This controversial aspect, especially in enterococal infection, should be solved with appropriate controlled studies. In our case report, the decision to remove instrumentation led to the resolution of the infection. Information on the strain, its susceptibility profile, vancomycin genotype and clonal relationship were collected for our clinical information, and represent the goal of biofilm associated pathogens causative of implant-related infections. Cost-effective analysis should be conducted in subsequent studies to determine the costs involved in the prevention of invasive VRE infections in the surgical setting: implementation of active surveillance culture, VRE decolonization and probiotics should be studied further.

4. Conclusion

A delayed infection after instrumented spine surgery can be difficult to diagnose. We report a very rare surgical site infection due to Enterococcus faecium following a urinary tract infection. Effective treatment usually includes irrigation and wound debridement, followed by prolonged administration of antibiotics and, in severe cases, by the removal of the implants. However, if the infection is not deep, probably the instrumentation can be left in place. Bacterial biofilm formation is central in the pathogenesis of infections related to foreign material, and E. faecalis and E. faecium can form biofilm. Therefore, considering that there is no clear consensus on how to manage patients with postoperative instrumented spinal infection, currently the best choice of treatment should be made case-by-case.

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Declaration of interest: The authors report no declarations of interest. No funds were received in support of this work.
Corresponding author at: Department of Experimental Biomedicine and Clinical Neurosciences, School of Medicine, Neurosurgical Clinic, University of Palermo, Via del Vespro 129, 90100 Palermo, Italy.

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1. Chadha NK, Gordon KA, James AL, Papsin BC. Tinnitus is prevalent in children with cochlear implants. International Journal of Pediatric Otorhinolaryngology. 2009;73:671-675. [abstract]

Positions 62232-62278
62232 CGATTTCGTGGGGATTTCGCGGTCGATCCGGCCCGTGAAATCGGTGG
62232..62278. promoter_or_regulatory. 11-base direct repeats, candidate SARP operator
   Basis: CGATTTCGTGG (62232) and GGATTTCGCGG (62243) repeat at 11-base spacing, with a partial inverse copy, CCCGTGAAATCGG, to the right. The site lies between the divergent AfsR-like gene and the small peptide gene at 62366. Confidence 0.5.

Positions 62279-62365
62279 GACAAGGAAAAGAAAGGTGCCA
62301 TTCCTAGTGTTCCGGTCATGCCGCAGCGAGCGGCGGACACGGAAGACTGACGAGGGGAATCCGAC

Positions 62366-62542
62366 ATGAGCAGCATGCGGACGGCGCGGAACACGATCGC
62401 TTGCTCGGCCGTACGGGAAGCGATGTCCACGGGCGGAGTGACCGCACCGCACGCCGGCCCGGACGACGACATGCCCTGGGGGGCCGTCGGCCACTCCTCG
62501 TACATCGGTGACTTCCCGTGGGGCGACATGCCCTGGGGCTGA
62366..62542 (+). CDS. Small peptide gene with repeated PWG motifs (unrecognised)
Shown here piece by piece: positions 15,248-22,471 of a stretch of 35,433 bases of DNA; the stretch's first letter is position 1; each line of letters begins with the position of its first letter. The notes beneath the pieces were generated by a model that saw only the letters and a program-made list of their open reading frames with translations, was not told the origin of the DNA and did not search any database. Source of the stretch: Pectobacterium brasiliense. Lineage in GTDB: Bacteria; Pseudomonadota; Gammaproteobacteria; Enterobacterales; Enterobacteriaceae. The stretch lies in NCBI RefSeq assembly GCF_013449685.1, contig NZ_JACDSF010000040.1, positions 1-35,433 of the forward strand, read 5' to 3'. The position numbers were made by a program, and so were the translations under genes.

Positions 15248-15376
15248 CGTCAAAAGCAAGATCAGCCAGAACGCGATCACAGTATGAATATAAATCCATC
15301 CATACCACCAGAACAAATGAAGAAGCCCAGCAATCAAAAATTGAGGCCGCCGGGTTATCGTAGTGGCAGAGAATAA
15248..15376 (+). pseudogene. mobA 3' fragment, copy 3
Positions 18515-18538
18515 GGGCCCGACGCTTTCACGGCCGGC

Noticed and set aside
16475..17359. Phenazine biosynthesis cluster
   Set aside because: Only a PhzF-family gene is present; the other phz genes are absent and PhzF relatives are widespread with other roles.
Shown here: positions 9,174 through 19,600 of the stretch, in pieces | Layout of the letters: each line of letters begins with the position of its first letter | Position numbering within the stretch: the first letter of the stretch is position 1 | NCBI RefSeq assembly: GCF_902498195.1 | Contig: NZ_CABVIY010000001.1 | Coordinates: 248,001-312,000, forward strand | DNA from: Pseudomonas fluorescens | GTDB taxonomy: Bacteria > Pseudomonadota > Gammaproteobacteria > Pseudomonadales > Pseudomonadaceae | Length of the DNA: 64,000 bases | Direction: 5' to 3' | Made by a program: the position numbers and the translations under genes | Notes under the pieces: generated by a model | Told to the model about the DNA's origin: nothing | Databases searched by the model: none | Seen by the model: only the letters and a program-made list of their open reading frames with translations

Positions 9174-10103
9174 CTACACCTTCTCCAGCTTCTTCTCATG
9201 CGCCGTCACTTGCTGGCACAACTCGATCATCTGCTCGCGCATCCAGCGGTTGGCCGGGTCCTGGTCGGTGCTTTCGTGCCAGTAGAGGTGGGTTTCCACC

2. Akdogan O, Ozcan I, Ozbek C, Dere H. Tinnitus after cochlear implantation. Auris Nasus Larynx. 2009;36:210-212. [abstract]

3. Pan T, Tyler RS, Ji H, Coelho C, Gehringer AK, Gogel SA. Changes in the tinnitus handicap questionnaire after cochlear implantation. American Journal of Audiology. 2009;18:144-151. [abstract]

4. Andersson G, Freijd A, Baguley DM, Idrizbegovic E. Tinnitus distress, anxiety, depression, and hearing problems among cochlear implant patients with tinnitus. Journal of the American Academy of Audiology. 2009;20:315-319. [abstract]

5. Rothholtz VS, Tang Q, Wu EC, Fine EL, Djalilian H, Zeng F-G. Exploring the parametric space of tinnitus suppression in a patient with a cochlear implant. Laryngoscope. 2009;119.

6. Di NW, Cianfrone F, Scorpecci A, Cantore I, Giannantonio S, Paludetti G. Transtympanic electrical stimulation for immediate and long-term tinnitus suppression. International Tinnitus Journal. 2009;15:100-106.[abstract]

7. Litre CF, Theret E, Tran H et al. Surgical treatment by electrical stimulation of the auditory cortex for intractable tinnitus. Brain Stimulation. 2009;2:132-137. [abstract]

8. Evans RW, Ishiyama G. Migraine with transient unilateral hearing loss and tinnitus. Headache: The Journal of Head & Face Pain. 2009;49:756-759. [abstract]

9. Pirodda A, Brandolini C, Raimondi MC, Ferri GG, Borghi C. Tinnitus as a warning for preventing vasovagal syncope. Medical Hypotheses. 2009;73:370-371. [abstract]